Before the Game Boy existed, handheld games by and large consisted of very simplified graphics, most times made up of dots to represent the action.

Some early examples of these sorts of games were released by Mattel, Coleco and Tiger Electronics. It required far more imagination on the part of the player as it was not real clear what was going on in the game. Forget amazing musical soundtracks as well. Sound for the most part consisted of beeps and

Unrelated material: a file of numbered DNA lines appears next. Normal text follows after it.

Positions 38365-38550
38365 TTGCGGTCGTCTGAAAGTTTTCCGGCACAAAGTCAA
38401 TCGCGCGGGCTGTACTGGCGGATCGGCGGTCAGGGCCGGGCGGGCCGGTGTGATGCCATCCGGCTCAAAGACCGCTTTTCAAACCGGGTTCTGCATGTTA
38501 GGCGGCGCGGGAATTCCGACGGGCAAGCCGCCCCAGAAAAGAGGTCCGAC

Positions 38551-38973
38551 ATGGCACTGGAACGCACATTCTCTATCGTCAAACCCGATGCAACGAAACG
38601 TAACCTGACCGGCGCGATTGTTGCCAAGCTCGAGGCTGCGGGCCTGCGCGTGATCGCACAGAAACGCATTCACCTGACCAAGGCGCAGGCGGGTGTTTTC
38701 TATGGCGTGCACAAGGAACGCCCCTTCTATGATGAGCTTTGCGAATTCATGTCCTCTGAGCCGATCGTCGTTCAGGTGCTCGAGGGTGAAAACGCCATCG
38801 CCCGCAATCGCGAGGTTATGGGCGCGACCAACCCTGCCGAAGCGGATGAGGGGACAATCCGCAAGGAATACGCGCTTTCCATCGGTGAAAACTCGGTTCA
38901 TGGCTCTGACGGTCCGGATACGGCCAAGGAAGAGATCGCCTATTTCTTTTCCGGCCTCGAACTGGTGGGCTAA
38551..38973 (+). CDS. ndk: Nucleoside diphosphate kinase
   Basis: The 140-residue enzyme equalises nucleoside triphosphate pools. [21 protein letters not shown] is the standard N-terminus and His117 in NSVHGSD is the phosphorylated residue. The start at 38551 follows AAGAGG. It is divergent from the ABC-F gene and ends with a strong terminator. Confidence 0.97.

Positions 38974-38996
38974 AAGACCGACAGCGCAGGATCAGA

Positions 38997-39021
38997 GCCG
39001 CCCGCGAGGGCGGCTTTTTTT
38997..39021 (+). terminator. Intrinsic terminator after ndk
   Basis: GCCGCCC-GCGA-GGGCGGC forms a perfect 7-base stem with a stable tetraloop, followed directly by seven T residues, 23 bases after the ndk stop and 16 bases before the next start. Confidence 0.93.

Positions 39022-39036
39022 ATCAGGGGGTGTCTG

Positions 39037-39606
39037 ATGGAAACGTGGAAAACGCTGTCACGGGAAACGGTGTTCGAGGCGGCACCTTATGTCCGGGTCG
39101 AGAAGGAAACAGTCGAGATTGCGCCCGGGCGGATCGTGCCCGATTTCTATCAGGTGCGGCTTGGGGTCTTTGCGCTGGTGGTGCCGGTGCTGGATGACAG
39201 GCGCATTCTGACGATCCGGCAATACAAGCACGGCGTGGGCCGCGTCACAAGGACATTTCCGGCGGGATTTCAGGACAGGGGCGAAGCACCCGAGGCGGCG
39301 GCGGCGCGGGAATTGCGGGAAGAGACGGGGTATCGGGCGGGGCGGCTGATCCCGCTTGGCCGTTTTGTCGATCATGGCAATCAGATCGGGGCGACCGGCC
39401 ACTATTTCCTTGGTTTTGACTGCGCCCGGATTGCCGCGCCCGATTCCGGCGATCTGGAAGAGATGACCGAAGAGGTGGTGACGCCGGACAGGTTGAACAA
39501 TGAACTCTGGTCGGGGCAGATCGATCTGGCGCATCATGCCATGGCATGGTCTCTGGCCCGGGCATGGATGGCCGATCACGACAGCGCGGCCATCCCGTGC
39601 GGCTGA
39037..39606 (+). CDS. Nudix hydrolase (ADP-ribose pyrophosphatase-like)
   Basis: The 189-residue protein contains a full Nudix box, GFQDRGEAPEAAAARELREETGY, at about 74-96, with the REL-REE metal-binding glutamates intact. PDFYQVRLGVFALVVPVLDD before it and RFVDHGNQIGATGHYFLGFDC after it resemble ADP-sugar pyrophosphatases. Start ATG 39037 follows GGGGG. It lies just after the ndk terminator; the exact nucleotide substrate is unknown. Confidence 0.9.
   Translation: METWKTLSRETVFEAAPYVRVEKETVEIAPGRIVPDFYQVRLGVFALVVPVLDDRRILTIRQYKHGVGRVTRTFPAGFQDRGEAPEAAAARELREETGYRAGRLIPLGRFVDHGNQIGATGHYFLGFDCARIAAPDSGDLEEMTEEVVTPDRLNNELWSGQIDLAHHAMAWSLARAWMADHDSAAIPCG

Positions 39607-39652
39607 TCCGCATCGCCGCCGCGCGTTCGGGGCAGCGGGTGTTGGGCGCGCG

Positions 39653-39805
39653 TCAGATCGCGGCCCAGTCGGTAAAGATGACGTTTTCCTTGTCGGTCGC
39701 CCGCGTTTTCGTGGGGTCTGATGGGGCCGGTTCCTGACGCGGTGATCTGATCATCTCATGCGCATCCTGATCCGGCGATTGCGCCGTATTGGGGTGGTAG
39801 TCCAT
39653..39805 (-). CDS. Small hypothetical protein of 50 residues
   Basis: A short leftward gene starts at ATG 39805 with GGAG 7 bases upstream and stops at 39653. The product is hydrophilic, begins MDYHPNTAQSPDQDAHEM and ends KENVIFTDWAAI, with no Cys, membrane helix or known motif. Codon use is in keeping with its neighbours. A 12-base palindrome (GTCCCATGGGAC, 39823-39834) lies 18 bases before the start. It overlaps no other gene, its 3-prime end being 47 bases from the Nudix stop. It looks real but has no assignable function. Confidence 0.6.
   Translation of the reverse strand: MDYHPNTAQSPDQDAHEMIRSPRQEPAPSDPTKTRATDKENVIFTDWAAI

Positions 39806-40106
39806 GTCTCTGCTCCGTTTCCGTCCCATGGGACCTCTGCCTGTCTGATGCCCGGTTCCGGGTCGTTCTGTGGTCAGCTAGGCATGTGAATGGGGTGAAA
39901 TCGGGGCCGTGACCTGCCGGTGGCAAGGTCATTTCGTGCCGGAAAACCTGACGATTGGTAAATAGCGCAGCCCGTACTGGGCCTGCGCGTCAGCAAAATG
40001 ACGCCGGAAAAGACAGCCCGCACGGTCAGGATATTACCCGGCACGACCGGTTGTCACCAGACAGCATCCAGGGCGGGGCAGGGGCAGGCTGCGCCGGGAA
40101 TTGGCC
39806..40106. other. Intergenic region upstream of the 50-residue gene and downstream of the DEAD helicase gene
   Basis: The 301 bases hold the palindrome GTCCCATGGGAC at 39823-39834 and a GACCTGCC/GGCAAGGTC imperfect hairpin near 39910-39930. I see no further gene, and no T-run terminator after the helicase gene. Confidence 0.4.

buzzing. Not that there was anything wrong with this sort of gaming, (in fact some of these games are brilliant
and tons of fun) but the fact remains that the games of the arcade and home consoles were getting far more
complex. This resulted in players’ attentions shifting to a different type of video game experience.

With the dawning of a new age of video gaming, and children in households everywhere playing their favorite franchises on the NES, the question was how could you take this gameplay experience and condense it onto a handheld device.

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